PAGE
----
Why Sartre today?

SARTRE

This graphic novel about Sartre’s life is being published in the US by NBM, in a pessimistic era and in a global political context that, in short, can be described as worrying and freedom-destroying. “The story of a life is the story of a failure”. Sartre was amused by his own irony in writing that we are constantly running after that which makes us incoherent, dissatisfied, incomplete beings: desire.

 

However Sartre and his existentialism were not pessimistic. It was important to me to show his full personality in this graphic novel. His entire life was crossed by desires; as incoherent and misunderstood as they might be by his contemporaries as well as the reader of today. These days I appreciate more his partner Simone de Beauvoir and her work as a feminist, but at that time I wanted to continue to develop my thoughts and writings on him.

interior ort.indd

In 2011 at 23 years old, I graduated in Contemporary Philosophy at the École Normale Supérieure in Paris, the school where Sartre also studied. This field of study “Contemporary Philosophy” inncludes philosophy which followed the great revolutions in thinking by Nietzsche, Marx and Freud, to today. My thesis I defended was on Sartre’s attraction to psychoanalysis. This attraction is a story of love and hate; as a thinker of his time, Sartre wanted to go deeper into the Freud-Marxist legacy. He was extremely interested in one of the most important revolutions in the XIXth century. He was excited and afraid of the idea that the human psyche comes with a dark zone called “the unconscious”, and we finally acquired the tools to explore it, like a new language or a forgotten Atlantis.

interior ort.indd

Sartre was deeply attracted by this perspective, only it was impossible for him to admit that this unconscious is ruling us, deciding things for us, driving us with dreams and Freudian slips. I wanted to look at the reason why. Sartre actually strongly believed that human beings are ALWAYS free and that they only decide for themselves, alone. This counteraction between the two concepts of unconscious and freedom haunted him his whole life. He never underwent psychoanalysis himself but instead wrote several books about artists and writers to vicariously experience the analysis process. These writings he poetically called “existential psychoanalysis”. He published texts and essays about Baudelaire (Baudelaire), Jean Genet (Saint Genet, Actor and Martyr), Tintoretto (The Sequestered of Venice), Gustave Flaubert (The Family Idiot)… and himself (The Words).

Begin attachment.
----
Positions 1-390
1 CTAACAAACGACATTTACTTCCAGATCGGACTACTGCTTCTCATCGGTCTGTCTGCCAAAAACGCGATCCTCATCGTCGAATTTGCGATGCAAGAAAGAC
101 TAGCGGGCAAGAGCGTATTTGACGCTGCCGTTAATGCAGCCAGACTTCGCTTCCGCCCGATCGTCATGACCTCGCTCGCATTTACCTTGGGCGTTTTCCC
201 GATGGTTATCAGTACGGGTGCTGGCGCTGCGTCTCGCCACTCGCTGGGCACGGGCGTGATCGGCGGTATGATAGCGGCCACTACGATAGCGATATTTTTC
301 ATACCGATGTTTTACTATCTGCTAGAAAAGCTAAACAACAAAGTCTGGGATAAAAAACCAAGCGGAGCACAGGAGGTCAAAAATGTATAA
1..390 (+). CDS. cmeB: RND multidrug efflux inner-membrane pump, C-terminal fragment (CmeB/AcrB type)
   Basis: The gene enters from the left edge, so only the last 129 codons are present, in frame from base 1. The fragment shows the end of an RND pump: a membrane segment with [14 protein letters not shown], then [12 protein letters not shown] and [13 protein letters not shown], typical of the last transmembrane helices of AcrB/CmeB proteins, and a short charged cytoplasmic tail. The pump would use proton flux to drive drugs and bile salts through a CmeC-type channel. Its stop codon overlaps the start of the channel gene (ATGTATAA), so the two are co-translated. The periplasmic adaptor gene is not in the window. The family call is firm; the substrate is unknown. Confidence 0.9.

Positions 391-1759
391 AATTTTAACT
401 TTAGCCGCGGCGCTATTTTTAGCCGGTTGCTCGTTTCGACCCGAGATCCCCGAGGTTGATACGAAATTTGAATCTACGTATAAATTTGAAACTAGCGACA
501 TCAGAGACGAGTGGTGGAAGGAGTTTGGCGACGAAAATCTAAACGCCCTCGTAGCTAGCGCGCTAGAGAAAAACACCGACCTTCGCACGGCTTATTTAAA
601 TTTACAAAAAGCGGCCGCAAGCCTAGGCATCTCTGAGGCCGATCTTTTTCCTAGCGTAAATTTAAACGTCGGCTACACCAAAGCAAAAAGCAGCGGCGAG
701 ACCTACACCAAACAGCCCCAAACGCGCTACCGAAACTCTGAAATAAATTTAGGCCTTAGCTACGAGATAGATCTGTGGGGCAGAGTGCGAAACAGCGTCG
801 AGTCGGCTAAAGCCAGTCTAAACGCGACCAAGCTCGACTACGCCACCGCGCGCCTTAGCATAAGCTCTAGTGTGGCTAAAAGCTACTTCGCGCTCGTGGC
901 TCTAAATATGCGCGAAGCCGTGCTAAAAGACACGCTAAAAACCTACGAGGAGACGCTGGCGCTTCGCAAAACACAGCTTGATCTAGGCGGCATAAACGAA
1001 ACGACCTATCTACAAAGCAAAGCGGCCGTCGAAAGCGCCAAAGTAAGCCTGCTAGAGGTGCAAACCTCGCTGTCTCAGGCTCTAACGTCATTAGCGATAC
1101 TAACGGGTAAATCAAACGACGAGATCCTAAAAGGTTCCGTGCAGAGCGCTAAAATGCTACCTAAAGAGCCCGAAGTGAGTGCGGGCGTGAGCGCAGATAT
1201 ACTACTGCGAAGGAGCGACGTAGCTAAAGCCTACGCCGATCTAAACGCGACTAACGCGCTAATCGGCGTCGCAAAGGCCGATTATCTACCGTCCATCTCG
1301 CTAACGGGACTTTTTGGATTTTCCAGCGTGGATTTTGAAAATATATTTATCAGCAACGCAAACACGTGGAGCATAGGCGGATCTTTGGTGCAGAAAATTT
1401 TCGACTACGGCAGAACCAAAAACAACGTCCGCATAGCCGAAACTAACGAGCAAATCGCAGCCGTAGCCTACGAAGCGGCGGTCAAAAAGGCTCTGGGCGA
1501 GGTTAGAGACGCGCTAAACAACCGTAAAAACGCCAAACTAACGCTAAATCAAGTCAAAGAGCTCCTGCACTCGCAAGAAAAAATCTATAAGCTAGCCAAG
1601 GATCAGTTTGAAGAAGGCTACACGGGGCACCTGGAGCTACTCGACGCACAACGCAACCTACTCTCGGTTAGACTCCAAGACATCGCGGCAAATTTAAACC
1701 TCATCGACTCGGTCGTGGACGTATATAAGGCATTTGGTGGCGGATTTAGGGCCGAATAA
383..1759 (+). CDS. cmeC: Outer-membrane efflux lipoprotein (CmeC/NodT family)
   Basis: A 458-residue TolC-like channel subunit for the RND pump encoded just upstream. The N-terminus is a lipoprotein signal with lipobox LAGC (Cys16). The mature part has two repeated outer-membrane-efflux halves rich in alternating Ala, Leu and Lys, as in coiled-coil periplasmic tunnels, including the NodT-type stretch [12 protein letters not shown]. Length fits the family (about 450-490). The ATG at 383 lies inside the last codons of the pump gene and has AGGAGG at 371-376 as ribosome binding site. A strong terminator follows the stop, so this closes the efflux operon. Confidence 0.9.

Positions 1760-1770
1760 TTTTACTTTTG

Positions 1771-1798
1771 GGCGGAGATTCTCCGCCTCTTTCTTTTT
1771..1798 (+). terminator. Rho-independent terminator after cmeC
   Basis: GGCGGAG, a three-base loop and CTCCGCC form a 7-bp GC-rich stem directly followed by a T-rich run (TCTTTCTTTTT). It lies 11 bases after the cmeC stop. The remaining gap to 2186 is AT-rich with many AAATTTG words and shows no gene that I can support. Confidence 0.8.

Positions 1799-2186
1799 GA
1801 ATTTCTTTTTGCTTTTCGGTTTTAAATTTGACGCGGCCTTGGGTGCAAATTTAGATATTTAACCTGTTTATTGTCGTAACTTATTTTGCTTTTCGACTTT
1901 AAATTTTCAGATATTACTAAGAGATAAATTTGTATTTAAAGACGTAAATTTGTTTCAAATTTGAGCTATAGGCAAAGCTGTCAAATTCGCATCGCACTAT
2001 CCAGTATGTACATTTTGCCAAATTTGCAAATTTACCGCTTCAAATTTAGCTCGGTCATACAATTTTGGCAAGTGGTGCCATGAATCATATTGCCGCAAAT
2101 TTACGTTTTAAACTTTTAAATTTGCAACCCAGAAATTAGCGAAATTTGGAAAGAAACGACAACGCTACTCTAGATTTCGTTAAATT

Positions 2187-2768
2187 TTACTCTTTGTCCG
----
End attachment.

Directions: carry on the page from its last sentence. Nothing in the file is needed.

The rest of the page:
interior ort.indd

We could criticize him for being so stubborn to the point of writing an unreadable 3000 pages on Flaubert to “psychoanalyze” him and therefore completely avoid the main concept of psychoanalysis. Ironically, he came to the same conclusion as Freud; a psychoanalysis is endless (even if not useless). Maybe he pursued the question of the unconsciousness not out of intellectual curiosity but fear. Sartre was approaching death at the time of the writing of this colossal book and was using many destructive drugs. It was also the time when he missed the ’68 revolution in Paris and was accused by the youth of being a bourgeois writer; an intellectual who stayed in his comfy office writing on lofty issues while the streets were on fire.

 

As he was emphatically defending freedom he did indeed forget his privileged social milieu (born in the tony Saint-Germain-des-Prés, he received the best education possible). How then, could he dare to say that violence can be justified, if its noble aim is to defend freedom? Or that a slave somehow always has a choice, even if the only one way of escaping is in thought?